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  • Sunday ,23 January 2011
العربية

Economy key to Mubarak son presidency bid

By-Hamza Hendawi/ AP

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00:01

Sunday ,23 January 2011

Economy key to Mubarak son presidency bid

CAIRO: Though he still delivers a speech like an aloof corporate executive announcing quarterly profits, the son and presumptive heir of Egyptian President Hosni Mubarak is busy remolding his image into a populist who can deliver prosperity for the struggling population in this key US ally.

The popular uprising that toppled Tunisia's authoritarian president this month has exposed the risk Arab regimes run if they don't work fast to tackle such potentially explosive economic ills like unemployment and rising prices of food and other basic goods.
 
The gravity of the threat facing them was bluntly put by the Arab League's outspoken head Amr Moussa in an address on Wednesday. "The Tunisian revolution is not far from us. The Arab citizen entered an unprecedented state of anger and frustration," he warned, addressing Arab leaders meeting in Egypt.
 
Tunisia, ironically, was an economic darling of the West and cited as a model for other Arab states. But it came with an unsteady foundation: high unemployment, corruption and tight controls on freedoms.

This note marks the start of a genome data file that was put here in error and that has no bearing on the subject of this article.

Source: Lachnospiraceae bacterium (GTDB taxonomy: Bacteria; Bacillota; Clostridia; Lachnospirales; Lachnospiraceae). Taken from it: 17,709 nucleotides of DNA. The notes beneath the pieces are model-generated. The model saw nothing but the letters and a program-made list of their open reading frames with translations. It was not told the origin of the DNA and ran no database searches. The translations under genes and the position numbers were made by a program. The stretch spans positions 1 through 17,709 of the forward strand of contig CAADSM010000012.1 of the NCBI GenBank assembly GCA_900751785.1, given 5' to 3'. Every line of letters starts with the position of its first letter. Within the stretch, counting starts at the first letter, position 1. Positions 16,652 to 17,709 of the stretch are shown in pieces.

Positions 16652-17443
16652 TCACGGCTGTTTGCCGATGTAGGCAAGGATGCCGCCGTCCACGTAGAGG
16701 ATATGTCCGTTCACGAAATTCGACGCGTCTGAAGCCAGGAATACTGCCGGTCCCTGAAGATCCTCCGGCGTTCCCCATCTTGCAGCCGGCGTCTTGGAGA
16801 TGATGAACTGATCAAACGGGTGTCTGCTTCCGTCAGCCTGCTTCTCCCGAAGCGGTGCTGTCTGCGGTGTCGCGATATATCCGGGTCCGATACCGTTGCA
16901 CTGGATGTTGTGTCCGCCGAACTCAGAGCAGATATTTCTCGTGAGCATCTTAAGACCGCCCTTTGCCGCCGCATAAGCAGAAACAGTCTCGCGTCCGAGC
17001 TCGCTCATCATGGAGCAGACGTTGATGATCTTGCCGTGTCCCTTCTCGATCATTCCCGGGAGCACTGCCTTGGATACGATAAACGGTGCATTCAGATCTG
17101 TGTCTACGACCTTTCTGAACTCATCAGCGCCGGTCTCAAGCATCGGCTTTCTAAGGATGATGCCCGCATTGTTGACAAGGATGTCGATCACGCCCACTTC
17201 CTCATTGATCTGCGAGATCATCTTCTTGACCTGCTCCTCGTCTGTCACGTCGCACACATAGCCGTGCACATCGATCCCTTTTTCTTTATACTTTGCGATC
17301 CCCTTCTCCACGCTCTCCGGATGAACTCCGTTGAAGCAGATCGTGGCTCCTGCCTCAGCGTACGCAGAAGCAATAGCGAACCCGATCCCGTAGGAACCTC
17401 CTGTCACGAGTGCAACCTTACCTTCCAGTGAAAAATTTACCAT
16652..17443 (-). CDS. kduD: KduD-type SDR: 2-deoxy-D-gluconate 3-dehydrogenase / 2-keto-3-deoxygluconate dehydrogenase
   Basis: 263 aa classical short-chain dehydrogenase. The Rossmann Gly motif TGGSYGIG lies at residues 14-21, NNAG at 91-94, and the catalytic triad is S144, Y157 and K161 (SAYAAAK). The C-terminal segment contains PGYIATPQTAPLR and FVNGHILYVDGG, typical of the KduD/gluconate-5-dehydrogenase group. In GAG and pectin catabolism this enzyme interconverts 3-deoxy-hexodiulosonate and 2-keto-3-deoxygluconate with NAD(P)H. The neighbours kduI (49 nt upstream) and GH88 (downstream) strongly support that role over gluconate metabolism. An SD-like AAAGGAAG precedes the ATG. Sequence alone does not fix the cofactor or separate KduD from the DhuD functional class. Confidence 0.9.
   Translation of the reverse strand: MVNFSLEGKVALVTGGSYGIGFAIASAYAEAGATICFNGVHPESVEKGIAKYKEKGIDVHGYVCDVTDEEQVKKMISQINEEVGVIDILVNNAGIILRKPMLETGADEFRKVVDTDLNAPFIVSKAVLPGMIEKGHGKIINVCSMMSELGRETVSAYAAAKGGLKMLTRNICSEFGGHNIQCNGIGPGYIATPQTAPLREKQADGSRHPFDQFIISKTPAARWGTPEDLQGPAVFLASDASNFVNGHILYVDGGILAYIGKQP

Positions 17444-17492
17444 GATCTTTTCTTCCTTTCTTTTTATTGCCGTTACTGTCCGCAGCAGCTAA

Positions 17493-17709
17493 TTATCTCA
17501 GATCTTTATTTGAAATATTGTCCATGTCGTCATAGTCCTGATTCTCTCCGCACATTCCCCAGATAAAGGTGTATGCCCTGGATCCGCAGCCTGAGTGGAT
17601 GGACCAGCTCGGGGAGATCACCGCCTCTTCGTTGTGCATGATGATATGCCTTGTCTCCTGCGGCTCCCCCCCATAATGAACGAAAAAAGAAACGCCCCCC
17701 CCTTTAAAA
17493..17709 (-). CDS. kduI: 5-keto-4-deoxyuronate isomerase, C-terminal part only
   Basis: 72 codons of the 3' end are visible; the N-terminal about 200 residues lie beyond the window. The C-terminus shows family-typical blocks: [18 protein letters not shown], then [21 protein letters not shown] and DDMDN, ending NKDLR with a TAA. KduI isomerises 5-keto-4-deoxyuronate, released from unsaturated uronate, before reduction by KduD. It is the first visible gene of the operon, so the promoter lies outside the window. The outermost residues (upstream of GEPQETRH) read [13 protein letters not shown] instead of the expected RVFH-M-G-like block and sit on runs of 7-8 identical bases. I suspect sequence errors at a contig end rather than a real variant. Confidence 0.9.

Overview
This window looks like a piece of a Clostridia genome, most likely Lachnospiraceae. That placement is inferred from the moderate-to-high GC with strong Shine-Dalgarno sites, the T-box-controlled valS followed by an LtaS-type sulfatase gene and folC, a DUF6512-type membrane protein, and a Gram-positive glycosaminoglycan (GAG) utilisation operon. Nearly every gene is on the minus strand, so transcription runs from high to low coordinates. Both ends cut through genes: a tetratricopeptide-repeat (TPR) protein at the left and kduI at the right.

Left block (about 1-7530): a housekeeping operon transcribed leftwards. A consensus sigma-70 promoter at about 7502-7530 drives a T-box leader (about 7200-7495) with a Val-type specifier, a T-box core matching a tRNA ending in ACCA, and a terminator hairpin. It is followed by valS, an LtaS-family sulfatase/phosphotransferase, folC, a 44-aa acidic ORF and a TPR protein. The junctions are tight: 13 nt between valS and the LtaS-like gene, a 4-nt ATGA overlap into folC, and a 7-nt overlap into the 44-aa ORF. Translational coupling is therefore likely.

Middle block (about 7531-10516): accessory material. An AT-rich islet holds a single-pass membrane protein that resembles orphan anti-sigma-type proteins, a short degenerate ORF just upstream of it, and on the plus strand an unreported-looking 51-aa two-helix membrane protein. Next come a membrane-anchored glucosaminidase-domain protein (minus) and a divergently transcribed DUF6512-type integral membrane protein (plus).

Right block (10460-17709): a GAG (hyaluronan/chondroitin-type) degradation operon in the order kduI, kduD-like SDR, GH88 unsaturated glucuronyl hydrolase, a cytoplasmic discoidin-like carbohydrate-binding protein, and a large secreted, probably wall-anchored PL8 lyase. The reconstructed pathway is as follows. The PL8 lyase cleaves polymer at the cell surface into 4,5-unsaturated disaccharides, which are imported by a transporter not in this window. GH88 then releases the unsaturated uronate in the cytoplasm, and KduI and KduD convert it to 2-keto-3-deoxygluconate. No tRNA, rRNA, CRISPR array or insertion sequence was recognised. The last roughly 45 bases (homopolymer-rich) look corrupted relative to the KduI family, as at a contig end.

Egypt, largely following economic policies initiated and pushed by Gamal, also has seen high growth rates, but they have yet to trickle down to average Egyptians who have endured soaring prices.
 
The economy is the strongest card that Gamal holds in his bid to succeed his father as leader since he has little popular base and no experience in the military, the source of Egypt's presidents since the end of the monarchy nearly 60 years ago.
 
But now all Arab leaders feel increasing pressure to address poverty and social ills head-on.
 
The ambitious economic reforms Gamal has engineered in the 10 years since he launched his political career have fueled strong growth but largely failed to improve the lot of the poor majority of Egyptians, benefiting mostly the small clique of businessmen surrounding him.